On the way This Is Us has tackled race
“The reckoning we’re having as a country, where people are having to look within themselves and their contribution to positivity. I know, myself, I don’t understand the experience of being an African American in this country in this time, but what I do know is my support and my love for the struggle and what they’ve had to endure for many, many, many years and accepting that a lot of people can’t even acknowledge that. What you have to do is make people acknowledge that and make them understand the history of America and support it. Jack may not have the vernacular to discuss in the most forward-thinking way of the struggle he had of raising a young Black boy that he loved, that he adopted, that he called his son with his heart the way he did his biological children. Randall is every bit his son as the other two are his children. He may not have had the vernacular, but he had the love. That is the one thing I’ve always anchored with Jack. Randall is going through this experience that we’re understanding. It’s very apparent right now the conversation we’re all having. It’s not just African American stories, but Asian American stories. Jack leads with love in a way that creates the opportunity for understanding and creates the opportunity of coming together. The whole thing is complicated. There is no straightforward answer that anyone can ever give, but what there is is hopefully an openness and a willingness for people to truly see and experience and empathize and understand how they can contribute positively moving forward as human beings.”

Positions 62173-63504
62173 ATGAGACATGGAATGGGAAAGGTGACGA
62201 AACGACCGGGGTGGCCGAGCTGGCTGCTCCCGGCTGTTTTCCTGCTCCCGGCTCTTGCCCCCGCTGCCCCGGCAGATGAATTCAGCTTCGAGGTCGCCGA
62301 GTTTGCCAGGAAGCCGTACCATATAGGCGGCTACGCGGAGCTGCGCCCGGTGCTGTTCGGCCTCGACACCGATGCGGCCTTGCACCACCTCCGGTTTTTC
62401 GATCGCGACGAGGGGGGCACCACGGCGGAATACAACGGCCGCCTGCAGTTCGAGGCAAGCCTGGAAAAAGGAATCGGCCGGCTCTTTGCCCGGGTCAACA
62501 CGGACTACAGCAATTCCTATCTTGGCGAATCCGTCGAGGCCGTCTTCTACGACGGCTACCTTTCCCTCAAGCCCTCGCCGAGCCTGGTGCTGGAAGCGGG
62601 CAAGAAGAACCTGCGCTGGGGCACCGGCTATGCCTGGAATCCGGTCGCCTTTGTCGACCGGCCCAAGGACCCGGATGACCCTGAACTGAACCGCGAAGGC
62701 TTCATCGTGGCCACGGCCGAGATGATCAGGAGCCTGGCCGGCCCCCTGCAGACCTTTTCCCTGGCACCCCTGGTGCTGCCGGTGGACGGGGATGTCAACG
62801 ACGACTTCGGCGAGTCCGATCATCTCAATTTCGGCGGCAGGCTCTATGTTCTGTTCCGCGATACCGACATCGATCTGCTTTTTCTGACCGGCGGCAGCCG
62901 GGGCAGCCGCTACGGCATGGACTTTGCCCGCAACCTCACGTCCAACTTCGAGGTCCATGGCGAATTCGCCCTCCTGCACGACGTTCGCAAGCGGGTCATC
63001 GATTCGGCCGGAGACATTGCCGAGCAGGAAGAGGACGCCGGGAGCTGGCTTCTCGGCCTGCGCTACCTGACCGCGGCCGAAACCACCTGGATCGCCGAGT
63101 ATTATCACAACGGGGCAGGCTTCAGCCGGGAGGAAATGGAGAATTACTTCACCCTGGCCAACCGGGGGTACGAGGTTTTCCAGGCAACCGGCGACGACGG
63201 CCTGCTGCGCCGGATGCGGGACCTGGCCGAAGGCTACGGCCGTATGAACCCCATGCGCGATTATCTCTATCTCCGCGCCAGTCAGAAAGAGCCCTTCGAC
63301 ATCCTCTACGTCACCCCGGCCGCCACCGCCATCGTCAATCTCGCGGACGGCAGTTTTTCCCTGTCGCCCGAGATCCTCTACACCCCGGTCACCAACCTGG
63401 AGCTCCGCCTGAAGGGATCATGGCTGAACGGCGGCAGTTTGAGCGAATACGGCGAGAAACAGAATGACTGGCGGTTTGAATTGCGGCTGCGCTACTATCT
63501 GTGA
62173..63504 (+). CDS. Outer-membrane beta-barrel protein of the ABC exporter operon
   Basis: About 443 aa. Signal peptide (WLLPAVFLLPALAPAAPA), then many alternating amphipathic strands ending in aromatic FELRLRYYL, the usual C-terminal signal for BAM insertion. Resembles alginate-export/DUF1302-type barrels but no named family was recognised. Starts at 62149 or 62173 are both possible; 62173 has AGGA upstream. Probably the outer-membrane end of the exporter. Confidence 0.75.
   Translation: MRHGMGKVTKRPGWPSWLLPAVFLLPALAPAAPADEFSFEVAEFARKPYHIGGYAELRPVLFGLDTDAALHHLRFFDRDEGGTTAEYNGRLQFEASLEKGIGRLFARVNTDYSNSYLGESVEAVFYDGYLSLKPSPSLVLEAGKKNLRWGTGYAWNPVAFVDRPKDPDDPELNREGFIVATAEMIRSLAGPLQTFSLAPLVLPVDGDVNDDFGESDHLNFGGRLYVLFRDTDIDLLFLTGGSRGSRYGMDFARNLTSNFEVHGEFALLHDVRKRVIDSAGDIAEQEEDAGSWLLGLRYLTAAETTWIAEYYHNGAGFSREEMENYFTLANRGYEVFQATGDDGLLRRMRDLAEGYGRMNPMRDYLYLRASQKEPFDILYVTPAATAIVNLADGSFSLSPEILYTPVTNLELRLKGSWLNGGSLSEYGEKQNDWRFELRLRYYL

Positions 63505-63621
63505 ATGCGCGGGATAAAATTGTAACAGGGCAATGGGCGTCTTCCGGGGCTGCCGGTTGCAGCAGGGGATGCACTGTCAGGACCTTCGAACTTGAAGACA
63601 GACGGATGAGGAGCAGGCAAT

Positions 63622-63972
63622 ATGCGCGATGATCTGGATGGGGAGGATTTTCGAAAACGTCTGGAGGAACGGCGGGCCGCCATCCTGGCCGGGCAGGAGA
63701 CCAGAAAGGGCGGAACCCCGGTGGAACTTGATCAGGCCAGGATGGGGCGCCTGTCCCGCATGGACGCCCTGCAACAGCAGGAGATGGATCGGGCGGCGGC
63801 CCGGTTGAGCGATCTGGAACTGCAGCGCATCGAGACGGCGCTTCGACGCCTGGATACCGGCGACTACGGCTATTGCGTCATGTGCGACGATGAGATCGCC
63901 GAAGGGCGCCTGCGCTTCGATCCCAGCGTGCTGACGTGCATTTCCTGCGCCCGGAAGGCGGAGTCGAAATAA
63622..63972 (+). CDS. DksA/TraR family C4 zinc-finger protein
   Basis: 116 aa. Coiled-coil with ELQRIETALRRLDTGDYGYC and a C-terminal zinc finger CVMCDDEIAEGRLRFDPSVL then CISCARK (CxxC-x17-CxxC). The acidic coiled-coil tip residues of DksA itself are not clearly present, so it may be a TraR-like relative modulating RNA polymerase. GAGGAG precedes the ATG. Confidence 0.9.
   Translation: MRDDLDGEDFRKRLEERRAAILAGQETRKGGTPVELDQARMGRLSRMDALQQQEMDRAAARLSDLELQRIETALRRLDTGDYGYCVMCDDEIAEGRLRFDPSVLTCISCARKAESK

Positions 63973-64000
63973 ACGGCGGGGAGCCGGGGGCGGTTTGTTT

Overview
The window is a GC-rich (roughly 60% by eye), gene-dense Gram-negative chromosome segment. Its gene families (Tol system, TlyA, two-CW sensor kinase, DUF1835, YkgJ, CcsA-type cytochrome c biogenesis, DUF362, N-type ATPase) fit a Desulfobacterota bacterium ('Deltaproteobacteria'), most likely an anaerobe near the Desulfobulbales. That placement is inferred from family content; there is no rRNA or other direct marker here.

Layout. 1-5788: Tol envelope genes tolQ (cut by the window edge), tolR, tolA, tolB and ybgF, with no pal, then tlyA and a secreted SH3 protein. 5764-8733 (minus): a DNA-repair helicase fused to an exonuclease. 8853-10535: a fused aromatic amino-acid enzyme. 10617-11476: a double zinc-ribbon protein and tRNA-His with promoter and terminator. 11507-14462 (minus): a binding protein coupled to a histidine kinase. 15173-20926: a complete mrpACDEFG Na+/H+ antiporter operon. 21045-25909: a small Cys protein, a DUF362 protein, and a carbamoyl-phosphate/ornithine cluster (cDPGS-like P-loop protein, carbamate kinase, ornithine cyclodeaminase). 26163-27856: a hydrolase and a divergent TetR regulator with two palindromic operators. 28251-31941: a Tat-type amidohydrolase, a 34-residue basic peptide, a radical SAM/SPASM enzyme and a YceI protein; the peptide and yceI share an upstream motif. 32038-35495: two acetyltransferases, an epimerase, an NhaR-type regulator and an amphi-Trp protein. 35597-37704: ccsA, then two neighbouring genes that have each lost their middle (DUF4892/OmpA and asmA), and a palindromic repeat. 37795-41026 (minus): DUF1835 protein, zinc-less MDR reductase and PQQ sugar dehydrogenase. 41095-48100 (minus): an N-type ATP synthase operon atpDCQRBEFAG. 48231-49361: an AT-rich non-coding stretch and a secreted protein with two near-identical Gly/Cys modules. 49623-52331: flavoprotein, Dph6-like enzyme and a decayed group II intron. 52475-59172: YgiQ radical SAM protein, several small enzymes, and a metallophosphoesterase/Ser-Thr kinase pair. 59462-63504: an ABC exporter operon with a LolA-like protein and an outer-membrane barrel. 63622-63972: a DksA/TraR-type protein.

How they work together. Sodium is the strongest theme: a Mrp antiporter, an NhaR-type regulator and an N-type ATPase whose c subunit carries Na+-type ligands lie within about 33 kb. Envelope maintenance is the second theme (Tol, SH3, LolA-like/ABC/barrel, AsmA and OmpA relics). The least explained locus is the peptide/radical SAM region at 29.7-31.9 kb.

On who influenced his performance as Jack
“I base my performance of Jack on my own father and how my mom and my dad raised us. I have a lot of that experience and influence from my mom and dad. It’s been nice to see the impact that Rebecca and Jack have had on marriages of the audience. The audience talking about, ‘Oh, my husband. Oh, my wife.’ Or being parents. I get a lot of people telling me, ‘Jack is such a good father. It makes me want to be a better father.’ I’m grateful to play the man that inspires a lot of different people in a lot of different ways positively.”
On the cast members he wishes he could have scenes with
“I’m always hoping for time with Sterling [K. Brown] on set. I’m always hoping for time with Chrissy [Metz] on set. I’m always hoping for time with Justin [Hartley]. To play that parent-child relationship. Also I wish I could do more scenes with Ron Cephas Jones as William. I wish I could play some scenes with Susan [Kalachi Watson], with Jack and his daughter-in-law. I wish I could play a scene with Chris Sullivan, a scene with Jack and his son-in-law. We have such wonderful actors on this show. It would be fun to play a scene with Eris [Baker] and Faithe [Herman] and Lyric [Ross]. We don’t get the opportunity to, so when Dan and the crew present us with scenes like that, I soak them up as best I can and try to really slow down time to experience what it is.”
On his reaction to how This Is Us will end
“Dan has been very vocal with us on the inside about the ending. Dan is an ever-evolving human being. He may have told us one thing and eventually settled on something different in the future, but I know also Dan has certain convictions and stories he wants to see through. If the original plan and how he saw the show ending are actually going to be the way it ends, it’s a beautiful moment. But I’m more interested in not just the last scene and the last episode, but the last couple episodes as it’s running up toward the last moment on camera for the show. It’s been a ride. It really has been a ride.”